How serious are groundwater over-exploitation problems in India?: a fresh investigation into an old issue

In this paper, first we deal with the definition of aquifer over exploitation. Then a review of the various definitions and criteria for assessing over exploitation is provided. Subsequently, the existing methodologies in India for assessment of groundwater resources are reviewed to examine: the robustness of the criteria used; and the scientific accuracy of the methodologies and procedures suggested. Finally, the current estimates of groundwater over development for India are reviewed from the perspective of detailed water balance, geology, hydrodynamics, and negative social, economic, ecological and ethical consequences. The paper argues that there are several conceptual issues involved in the assessment of aquifer over exploitation. Over-exploitation is linked to various “undesirable consequences” of groundwater use that are physical, social, economic, ecological, environmental, and ethical in nature. Further, there are differences in the way undesirable consequences are perceived by different stakeholders. The principle of inter-generational equity used in the concept of sustainability, is built in the standard definitions of aquifer over exploitation. But, defining and assessing over exploitation is both difficult and complex, and not amenable to simple formulations. The criteria used for assessing groundwater development by groundwater estimation committee (GEC) 1984 are only physical, involving variables such as gross groundwater recharge and net abstraction. The criterion adopted by GEC-97 is more rigorous. It involves net groundwater recharge and gross draft. It takes into account some of the complex variables determining net recharge, such as base flow and lateral flows. But, both fail to integrate complex hydrological, geological, hydro-dynamic, social, economic and ethical factors that capture the physical, social, and economic impacts of groundwater overuse. This apart, there are issues of reliability in estimation of net groundwater recharge and draft, due to lack of robustness in the methodologies, owing to the absence of reliable data required for estimation. The official statistics therefore provide a not-so-bad scenario of groundwater in the country. The paper demonstrates through selected illustrative cases how integrating data on complex hydrology, geology, hydro-dynamics, and socio-economic, ecological and ethical aspects of groundwater use, with the official statistics could change India’s groundwater scenario altogether. Some of them are: break up of groundwater balance into natural recharge, recharge from imported water, and consumptive water use; specific yield of aquifer; long term and seasonal trends in groundwater levels; economic cost of groundwater abstraction; incidence of well failures and change in well yields; and drinking water scarcity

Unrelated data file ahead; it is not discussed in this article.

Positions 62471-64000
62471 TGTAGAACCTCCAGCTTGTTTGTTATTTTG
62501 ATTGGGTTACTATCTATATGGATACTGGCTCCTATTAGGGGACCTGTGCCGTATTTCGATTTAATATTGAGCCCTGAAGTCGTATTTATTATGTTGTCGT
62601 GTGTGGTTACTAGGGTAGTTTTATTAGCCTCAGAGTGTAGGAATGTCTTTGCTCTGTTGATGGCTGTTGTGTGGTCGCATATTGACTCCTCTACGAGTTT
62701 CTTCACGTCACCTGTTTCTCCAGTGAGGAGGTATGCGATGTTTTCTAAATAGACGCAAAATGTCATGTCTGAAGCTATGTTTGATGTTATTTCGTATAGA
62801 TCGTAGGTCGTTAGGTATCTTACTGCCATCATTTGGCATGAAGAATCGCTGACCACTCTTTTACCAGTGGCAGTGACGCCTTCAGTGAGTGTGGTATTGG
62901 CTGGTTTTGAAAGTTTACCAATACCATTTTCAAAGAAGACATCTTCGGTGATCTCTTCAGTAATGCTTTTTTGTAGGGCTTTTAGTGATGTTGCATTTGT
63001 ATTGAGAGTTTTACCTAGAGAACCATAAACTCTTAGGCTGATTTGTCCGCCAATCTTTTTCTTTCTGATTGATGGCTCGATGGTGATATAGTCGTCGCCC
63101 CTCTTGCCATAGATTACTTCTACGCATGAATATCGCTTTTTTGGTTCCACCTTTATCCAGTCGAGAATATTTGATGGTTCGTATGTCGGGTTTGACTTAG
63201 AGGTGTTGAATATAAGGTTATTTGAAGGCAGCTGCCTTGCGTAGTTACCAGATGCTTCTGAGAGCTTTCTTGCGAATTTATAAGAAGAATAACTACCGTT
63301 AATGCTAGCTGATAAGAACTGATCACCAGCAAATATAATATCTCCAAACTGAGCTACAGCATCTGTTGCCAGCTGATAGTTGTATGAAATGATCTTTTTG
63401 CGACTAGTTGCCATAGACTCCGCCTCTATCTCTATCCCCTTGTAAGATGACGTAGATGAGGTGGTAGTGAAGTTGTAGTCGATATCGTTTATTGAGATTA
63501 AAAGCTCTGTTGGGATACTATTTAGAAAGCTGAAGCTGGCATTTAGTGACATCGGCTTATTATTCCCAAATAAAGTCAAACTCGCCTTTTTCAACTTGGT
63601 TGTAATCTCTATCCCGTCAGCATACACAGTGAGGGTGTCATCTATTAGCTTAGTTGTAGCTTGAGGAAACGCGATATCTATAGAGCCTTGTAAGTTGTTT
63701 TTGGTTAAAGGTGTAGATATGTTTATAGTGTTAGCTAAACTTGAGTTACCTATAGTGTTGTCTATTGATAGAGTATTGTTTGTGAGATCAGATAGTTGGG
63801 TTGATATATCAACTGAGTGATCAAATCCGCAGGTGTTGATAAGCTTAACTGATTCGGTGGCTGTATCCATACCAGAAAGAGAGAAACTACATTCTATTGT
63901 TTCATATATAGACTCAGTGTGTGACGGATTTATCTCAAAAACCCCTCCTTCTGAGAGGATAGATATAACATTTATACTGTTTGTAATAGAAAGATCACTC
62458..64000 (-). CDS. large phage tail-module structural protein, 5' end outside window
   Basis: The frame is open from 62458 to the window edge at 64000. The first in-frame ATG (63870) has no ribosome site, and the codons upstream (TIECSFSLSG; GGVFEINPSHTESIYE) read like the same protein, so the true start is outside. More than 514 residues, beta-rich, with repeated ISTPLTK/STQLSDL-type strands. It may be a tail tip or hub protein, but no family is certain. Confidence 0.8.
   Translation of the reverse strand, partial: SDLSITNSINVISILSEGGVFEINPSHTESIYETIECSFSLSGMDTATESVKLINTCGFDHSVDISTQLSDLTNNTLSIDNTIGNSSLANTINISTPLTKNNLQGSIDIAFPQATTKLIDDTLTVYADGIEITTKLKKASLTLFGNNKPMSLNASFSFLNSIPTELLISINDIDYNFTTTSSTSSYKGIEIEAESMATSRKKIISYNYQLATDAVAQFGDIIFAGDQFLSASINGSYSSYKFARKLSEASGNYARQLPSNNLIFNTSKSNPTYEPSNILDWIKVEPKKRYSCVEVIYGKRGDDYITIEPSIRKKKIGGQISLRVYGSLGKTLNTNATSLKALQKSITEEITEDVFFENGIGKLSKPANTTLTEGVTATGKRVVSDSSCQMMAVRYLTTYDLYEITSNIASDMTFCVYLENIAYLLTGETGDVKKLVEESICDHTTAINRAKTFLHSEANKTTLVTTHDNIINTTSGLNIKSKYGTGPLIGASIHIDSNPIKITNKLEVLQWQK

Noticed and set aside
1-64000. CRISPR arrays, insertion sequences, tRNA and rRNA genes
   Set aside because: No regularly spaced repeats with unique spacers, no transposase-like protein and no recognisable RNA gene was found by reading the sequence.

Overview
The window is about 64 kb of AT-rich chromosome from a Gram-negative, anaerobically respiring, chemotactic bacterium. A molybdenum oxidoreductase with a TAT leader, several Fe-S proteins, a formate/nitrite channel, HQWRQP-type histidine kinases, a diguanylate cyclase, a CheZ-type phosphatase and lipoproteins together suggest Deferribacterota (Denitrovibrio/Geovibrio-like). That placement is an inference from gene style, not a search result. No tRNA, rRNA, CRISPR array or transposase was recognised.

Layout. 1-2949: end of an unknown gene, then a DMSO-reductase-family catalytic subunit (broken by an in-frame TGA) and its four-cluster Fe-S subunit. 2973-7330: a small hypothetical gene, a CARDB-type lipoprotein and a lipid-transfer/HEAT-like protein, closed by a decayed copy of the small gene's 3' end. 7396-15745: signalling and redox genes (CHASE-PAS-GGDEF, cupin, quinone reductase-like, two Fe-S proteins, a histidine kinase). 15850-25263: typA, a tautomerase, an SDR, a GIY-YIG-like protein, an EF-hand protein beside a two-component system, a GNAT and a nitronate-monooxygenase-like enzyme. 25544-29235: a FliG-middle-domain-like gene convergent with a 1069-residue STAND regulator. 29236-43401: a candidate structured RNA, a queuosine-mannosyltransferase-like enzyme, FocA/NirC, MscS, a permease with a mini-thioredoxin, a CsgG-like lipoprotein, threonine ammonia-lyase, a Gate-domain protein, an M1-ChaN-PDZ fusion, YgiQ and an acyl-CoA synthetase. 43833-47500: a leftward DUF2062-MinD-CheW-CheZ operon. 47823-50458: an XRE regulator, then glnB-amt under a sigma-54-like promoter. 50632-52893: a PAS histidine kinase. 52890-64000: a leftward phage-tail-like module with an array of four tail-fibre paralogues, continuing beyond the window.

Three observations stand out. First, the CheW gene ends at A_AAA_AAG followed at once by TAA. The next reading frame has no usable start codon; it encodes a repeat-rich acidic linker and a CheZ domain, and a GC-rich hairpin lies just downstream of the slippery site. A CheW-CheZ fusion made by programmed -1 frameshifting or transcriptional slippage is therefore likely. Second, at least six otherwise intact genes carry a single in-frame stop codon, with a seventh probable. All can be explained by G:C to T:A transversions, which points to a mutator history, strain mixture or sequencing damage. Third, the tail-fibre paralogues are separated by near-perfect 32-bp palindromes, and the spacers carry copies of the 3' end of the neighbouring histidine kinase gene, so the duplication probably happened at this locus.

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In Kumar, M. Dinesh (Ed.). Managing water in the face of growing scarcity, inequity and declining returns: exploring fresh approaches. Proceedings of the 7th Annual Partners Meet, IWMI TATA Water Policy Research Program, ICRISAT, Patancheru, Hyderabad, India, 2-4 April 2008. Vol.1. Hyderabad, India: International Water Management Institute (IWMI), South Asia Sub Regional Office

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